Guess where the paparazzi are training their lenses these days? For those of you who missed it, The New York Times writes that gossip rags have all but abandoned Britney Spears for the thrill of capturing corporate excesses on camera. From the paper:
******Current valuations for media companies must have opened up some opportunities for dealmaking, right? It’s hard to argue that things aren’t getting cheap.******Well, two of the industry’s top dogs, Viacom CEO Philippe Dauman and Time Warner CEO Jeff Bewkes, seem to have differing views on whether the media meltdown makes for a good time to wheel and deal. Both were asked about it during presentations at the Deutsche Bank Annual Media & Telecommunications Conference.******Dauman said Viacom, owner of MTV and Paramount, wants to focus on internal growth, mentioning Nickelodeon’s international expansion and the Colors television channel in India. “I continue to believe that we are better off investing in growing our own brands than spending significant money on acquisitions,” he said “I don’t see our using huge dollars to make an acquisition anytime soon.”******Bewkes left the door slightly more ajar. He said a lot of the assets or companies out there — “you can fill in the usual suspects” — have previously been way overpriced. “Up ’til now, those things have been around at prices that just don’t provide a return,” he said.******Deals may now make more sense. “We have room for acquisitions if there are real opportunities out there that don’t represent stupid prices or acquisitions risks,” he said when asked if they were on the prowl.******Time Warner, of course, knows a thing of two about stupid prices and acquisition risks.******Speaking of which… Not surprisingly, Bewkes was asked about AOL. He provided fairly stock answers, saying he was disappointed in ad sales and would still consider a deal for the troubled web business. “We always remain open for scale combinations that put any of our businesses in a better position,” he said. “We remain open to that.”******(Photo: Reuters)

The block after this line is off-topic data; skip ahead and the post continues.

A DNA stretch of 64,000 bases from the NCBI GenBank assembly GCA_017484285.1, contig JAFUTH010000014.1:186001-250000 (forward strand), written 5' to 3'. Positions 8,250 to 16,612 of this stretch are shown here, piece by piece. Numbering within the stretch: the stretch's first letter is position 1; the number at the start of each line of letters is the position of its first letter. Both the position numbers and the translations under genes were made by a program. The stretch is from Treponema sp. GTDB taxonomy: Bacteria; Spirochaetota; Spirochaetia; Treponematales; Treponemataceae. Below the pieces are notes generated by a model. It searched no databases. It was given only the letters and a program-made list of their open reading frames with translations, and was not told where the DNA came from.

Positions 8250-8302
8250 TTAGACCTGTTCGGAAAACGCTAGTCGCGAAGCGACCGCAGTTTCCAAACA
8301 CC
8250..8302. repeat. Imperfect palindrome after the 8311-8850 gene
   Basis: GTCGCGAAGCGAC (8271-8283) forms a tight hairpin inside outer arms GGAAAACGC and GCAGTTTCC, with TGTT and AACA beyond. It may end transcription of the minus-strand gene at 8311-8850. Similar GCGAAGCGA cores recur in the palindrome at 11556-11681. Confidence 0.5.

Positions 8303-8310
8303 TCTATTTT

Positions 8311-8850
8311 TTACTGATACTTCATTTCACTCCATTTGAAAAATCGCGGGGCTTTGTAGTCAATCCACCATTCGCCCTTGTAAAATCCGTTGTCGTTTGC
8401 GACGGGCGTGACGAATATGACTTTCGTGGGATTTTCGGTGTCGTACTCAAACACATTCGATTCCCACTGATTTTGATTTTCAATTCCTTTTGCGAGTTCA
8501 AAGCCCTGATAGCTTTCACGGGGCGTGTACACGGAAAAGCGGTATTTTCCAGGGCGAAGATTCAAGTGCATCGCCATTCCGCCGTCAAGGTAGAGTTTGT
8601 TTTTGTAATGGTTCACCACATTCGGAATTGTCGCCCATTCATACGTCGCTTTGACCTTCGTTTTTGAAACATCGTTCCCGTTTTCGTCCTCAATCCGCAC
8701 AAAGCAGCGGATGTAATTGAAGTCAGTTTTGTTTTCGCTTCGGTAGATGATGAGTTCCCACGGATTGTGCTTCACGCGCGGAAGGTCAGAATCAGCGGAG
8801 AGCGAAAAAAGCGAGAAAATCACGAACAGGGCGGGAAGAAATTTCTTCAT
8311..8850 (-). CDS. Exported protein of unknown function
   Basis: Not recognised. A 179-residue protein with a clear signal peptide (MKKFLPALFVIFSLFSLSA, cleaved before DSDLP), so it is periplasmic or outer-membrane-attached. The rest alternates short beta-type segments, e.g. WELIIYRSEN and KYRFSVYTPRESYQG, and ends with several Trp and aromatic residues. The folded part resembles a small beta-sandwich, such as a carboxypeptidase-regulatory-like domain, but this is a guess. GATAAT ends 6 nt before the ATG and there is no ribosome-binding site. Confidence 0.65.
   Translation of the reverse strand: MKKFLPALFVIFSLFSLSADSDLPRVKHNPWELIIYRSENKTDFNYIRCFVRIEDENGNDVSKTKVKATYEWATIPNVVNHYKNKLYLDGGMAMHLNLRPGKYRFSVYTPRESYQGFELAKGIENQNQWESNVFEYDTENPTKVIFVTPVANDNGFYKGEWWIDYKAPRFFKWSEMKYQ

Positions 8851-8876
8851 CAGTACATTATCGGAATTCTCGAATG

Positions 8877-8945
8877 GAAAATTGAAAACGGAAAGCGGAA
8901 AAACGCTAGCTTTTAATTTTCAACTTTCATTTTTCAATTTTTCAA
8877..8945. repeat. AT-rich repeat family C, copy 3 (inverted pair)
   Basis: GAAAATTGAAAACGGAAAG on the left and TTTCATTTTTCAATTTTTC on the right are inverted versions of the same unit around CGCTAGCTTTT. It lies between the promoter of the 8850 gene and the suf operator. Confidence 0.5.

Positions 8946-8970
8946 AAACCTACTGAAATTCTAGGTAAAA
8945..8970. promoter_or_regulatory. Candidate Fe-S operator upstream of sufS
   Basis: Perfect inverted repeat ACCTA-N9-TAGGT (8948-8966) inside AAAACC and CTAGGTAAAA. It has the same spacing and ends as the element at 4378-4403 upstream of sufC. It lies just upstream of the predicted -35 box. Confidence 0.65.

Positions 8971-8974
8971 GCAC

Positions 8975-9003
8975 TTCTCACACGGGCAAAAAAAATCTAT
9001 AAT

Many thought that was the case, but now even Google says so, conceding in a filing that its stake in Time Warner Inc’s AOL unit may be worth less than the $1 billion the Web company paid for it in 2006. “We believe our investment in AOL may be impaired,” Google said in its quarterly financial filing.